James Madison Papers
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To James Madison from Thomas Cooper, 14 September 1810

From Thomas Cooper

Northumberland Sepr. 14th. 1810

Dear sir

I feel myself much indebted to your kindness in sending for the books mentioned in my letter. I had omitted to mention a treatise on the manufacture of Glass by M. Bois D’Antic,1 but Mr Warden in making general Enquiries, will not fail to have this work also suggested to him. In England there is not one treatise on the Subject, and the doors of every manufactory are closed upon a stranger, so that we are compelled to resort to the french press for information not else where to be had, altho’ the processes of Great Britain may be superior in many branches of manufacture.

The exertions made here to establish manufactures and to render ourselves in some degree independant of Great Britain in this respect, will excite much attention, much jealousy, much hatred, and much fear, among the mercantile and manufacturing monopolists of that country, whose bigotry and rancour are fully adopted by the sciolists in political economy particularly among the literary lords, such as sheffield,2 sidmouth3 and I rather fear, Lauderdale,4 who ought to know better. Be it so: oderint dum metuant;5 at least so much we may say of the Ministry of that Country, who possess most impracticable understandings as to any matter of right in which this country is concerned. The middle class however, the literary gentlemen, and the writers by profession on statistics and political Œconomy in that country, are wise enough to adopt it as an axiom, that the surest way to wealth and prosperity for any country to pursue, is to promote the industry, knowledge, wealth, and prosperity of every other country also. The traders of England, in their individual capacity, well know that the richer their customers are, the more they will be able to buy; but the people of England do not, and the ministry will not know this.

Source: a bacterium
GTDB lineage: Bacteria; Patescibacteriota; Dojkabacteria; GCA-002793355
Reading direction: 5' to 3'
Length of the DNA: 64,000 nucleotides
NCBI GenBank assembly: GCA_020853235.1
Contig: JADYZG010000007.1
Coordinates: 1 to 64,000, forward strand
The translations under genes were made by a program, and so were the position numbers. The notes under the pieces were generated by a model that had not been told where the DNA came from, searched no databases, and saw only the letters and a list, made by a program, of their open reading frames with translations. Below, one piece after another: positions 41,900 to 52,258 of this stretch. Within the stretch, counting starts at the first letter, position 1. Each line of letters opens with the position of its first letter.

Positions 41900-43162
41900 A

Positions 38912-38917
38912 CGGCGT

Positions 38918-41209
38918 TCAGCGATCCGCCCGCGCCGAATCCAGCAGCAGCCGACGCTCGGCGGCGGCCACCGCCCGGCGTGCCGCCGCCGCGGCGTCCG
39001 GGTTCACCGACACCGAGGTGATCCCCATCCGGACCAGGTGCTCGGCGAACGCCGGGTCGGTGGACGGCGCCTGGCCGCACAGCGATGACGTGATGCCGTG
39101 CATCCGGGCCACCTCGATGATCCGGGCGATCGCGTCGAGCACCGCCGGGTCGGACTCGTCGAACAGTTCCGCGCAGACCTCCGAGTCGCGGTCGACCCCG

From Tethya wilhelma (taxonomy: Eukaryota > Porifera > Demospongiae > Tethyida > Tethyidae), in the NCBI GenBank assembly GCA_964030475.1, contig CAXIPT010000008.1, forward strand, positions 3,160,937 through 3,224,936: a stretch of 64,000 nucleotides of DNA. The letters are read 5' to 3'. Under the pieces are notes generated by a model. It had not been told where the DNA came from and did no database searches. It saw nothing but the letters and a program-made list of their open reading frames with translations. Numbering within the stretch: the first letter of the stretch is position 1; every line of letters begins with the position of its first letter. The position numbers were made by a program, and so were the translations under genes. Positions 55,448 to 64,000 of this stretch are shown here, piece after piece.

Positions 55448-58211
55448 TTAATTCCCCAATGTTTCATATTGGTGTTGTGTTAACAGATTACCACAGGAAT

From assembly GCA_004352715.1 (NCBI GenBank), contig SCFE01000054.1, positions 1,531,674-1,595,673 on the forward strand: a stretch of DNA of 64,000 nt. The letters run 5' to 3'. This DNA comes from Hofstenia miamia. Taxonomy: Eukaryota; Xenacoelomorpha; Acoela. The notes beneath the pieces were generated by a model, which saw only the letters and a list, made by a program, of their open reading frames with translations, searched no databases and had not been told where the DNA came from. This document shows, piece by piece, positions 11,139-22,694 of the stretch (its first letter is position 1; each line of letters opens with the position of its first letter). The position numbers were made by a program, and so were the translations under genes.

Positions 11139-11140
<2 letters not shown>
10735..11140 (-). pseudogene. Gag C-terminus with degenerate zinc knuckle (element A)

I fear the prejudices among the common people of this Country founded on the Assessed Taxes under Mr Adams’s administration, will form an unpleasant obstacle to an accurate return upon the Census now taking. In this County, the Germans in particular, were so averse to giving information, that Genl. Wilson6 who is appointed by the Marshall to collect the facts in this County called upon me and requested I would explain the subject in some way to them, which I did (and as he tells me with very good effect) in the inclosed Letter,7 which was translated & published in some of the other german counties at the same time.

The Plan adopted by Congress to make the present Census answer the purpose of a Statistical view of the United States occurred to me above two years ago, and a bookseller in Philadelphia, undertook to print a prospectus of a statistical periodical publication if I would draw up one for him. I send you a copy8 of what I hastily put to paper then, because it notices two works that ought to be in the Congress Library viz The Agricultural Surveys of England,9 & Buonaparte’s work of the same nature in France.10 I rejoice that in this Country, my proposal is now likely to be effectually superceded.